Thursday, December 28, 2006


The chloroplast is the site of photosynthesis in eukaryotic cells.

The thylakoid membrane, with its embedded photosystems, is the structural unit of photosynthesis. Both photosynthetic prokaryotes and eukaryotes possess membranes with embedded photosynthetic pigments. Only eukaryotes, which have a nuclear membrane and membrane-bound organelles, possess chloroplasts with an encapsulating membrane. The chloroplast has three compartments, while the mitochondrion has only two. Compartments within a chloroplast are the intermembranous space [3], the stroma [6], and the thylakoid lumen (8) within stromal and granal thylokoids [4,5].

1. outer membrane
2. inner membrane
3. intermembranous space
4. stromal thylakoid
5. granal thylakoid
6. stroma (cytosol)
7. granum (a stack of thylakoids)
8. internal lumen of granal and stromal thylakoids
(click to enlarge image)

The typical higher plant chloroplast is lenticular and approximately 5 microns at its largest dimension. Plant cells contain from 1 to 100 chloroplasts, depending on the type of cell. The mature chloroplast is typically bounded by outer (1) and inner (2) membranes that possess significantly different chemical constituents. In addition to enzymes that function in photosynthesis, chloroplasts also contain a circular DNA molecule and the protein-synthetic machinery characteristic of prokaryotes.

Each chloroplast contains about 40 to 80 grana (7), and each grana comprises about 5 to 30 thylakoids. The thylakoids are membranous disks about .25 to .8 microns in diameter, which contain protein complexes, pigments, and other accessory components. The phospholipid bilayer of the thylakoid is folded repeatedly into stacks of grana. (details) These stacks are connect by channels to form a single functional compartment.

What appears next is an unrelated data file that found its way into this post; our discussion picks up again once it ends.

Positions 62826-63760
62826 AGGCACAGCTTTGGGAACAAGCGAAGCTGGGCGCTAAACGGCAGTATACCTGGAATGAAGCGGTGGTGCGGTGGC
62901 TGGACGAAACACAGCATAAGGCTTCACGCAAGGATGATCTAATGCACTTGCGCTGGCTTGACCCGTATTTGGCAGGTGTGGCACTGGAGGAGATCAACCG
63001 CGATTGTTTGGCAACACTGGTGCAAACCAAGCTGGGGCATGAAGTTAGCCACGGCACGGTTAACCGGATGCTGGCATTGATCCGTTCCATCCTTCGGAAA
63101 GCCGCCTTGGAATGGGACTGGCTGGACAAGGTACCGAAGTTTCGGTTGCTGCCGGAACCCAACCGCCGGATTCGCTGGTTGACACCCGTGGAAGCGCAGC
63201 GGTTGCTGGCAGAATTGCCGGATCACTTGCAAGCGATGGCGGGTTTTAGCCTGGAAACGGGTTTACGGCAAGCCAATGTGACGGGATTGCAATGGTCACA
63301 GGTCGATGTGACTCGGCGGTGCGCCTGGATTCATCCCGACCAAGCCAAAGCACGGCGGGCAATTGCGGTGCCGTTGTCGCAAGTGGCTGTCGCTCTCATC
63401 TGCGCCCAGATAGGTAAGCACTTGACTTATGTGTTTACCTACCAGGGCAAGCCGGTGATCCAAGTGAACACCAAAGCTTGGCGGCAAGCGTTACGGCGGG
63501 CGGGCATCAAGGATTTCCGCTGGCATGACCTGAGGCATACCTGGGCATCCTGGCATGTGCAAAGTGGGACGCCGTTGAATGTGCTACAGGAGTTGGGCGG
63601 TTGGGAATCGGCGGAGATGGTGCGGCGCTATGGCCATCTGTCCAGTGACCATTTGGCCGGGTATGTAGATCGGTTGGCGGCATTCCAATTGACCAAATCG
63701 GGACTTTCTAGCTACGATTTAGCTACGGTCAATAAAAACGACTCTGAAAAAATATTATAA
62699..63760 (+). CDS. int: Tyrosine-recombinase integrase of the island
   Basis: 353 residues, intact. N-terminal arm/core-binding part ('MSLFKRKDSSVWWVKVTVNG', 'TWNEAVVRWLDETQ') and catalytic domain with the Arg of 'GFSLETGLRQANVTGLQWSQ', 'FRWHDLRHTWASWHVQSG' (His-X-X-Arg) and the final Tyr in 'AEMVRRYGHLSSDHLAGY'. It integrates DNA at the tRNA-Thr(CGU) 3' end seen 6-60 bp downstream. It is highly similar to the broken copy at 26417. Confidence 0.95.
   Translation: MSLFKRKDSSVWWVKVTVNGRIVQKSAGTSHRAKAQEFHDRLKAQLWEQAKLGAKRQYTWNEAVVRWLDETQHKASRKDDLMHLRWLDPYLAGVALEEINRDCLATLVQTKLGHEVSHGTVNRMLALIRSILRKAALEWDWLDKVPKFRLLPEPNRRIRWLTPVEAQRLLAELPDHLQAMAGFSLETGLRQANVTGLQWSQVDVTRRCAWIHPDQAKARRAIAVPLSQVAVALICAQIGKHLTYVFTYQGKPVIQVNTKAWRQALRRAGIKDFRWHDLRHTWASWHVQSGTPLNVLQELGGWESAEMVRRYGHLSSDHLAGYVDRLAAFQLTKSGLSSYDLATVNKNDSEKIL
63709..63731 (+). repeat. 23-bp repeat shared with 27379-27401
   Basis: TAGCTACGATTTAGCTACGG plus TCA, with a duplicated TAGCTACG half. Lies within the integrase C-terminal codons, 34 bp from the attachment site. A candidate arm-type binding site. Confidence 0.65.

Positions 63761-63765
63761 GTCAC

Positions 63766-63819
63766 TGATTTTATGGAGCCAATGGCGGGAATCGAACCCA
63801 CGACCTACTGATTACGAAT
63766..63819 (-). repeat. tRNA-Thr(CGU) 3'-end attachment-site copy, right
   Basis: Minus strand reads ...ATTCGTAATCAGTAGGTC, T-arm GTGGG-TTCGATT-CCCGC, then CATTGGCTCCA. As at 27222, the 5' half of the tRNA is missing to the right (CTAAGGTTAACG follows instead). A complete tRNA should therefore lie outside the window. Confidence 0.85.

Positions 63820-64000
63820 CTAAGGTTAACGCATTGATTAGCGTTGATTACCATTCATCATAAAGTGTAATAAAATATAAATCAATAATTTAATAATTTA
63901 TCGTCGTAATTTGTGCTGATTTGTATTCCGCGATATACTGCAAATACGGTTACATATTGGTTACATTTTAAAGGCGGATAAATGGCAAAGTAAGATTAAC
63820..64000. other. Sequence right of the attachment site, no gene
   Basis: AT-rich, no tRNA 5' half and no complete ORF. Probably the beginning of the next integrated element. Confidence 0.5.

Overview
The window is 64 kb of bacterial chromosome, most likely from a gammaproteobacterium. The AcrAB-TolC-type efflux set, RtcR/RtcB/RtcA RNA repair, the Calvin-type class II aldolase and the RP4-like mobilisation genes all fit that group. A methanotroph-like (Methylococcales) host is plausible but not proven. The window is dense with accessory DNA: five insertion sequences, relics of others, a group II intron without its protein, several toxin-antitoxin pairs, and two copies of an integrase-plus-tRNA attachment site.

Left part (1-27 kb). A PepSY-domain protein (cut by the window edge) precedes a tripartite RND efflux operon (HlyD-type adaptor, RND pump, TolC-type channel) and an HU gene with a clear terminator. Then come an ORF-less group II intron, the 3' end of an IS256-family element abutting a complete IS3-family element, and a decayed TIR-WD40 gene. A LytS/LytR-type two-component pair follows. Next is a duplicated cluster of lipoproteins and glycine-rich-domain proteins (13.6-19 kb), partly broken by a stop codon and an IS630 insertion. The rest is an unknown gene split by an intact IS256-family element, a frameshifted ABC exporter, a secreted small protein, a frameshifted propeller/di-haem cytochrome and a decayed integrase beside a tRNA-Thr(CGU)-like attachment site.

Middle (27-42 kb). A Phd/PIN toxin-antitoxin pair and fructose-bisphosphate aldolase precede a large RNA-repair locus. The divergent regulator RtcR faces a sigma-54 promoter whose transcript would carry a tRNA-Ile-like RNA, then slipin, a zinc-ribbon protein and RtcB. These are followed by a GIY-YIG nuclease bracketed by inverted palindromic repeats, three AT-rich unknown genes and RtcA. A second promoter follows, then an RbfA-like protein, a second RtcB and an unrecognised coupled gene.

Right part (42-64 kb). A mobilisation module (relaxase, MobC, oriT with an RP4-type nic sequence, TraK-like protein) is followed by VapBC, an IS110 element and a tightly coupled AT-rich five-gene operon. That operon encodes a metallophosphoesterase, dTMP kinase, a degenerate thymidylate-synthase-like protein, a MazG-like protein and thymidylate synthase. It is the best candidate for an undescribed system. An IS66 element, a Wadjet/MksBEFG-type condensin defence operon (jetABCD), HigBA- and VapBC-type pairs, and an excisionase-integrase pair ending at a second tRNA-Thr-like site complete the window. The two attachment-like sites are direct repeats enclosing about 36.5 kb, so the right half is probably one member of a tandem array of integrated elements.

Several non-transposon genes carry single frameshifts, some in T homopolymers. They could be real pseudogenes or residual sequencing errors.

The thylakoid is the site of oxygenic photosynthesis in eukaryotic plants and algae, and in prokaryotic Cyanobacteria. Cyanobacteria possess thylakoid membranes, but as prokaryotes they do not contain chloroplasts. Chlorophyll, accessory pigments, and other integral membrane proteins transduce light energy to provide excited electrons (excitons) to electron transport chains, powering the formation of NADPH and ATP during photophosphorylation.As intracellular plant organelles, chloroplasts are classified as plastids.

Chloroplasts originate within the eukaryotic photosynthetic cell either by division of pre-existing plastids or from protoplastids (proplastid). These proplastids are organelles with little internal structure, enclosed within two dissimilar membranes. It is assumed that thylakoid membranes form during the chloroplast maturation process and are derived from the inner membrane of the proplastid and chloroplast.

The current consensus is that chloroplasts originated from Cyanobacteria that have become endosymbionts. This is an origin analogous to the endosymbiotic origin of mitochondria, which are believed derived from "purple bacteria", alpha-proteobacteria most closely related to Rickettsiales.


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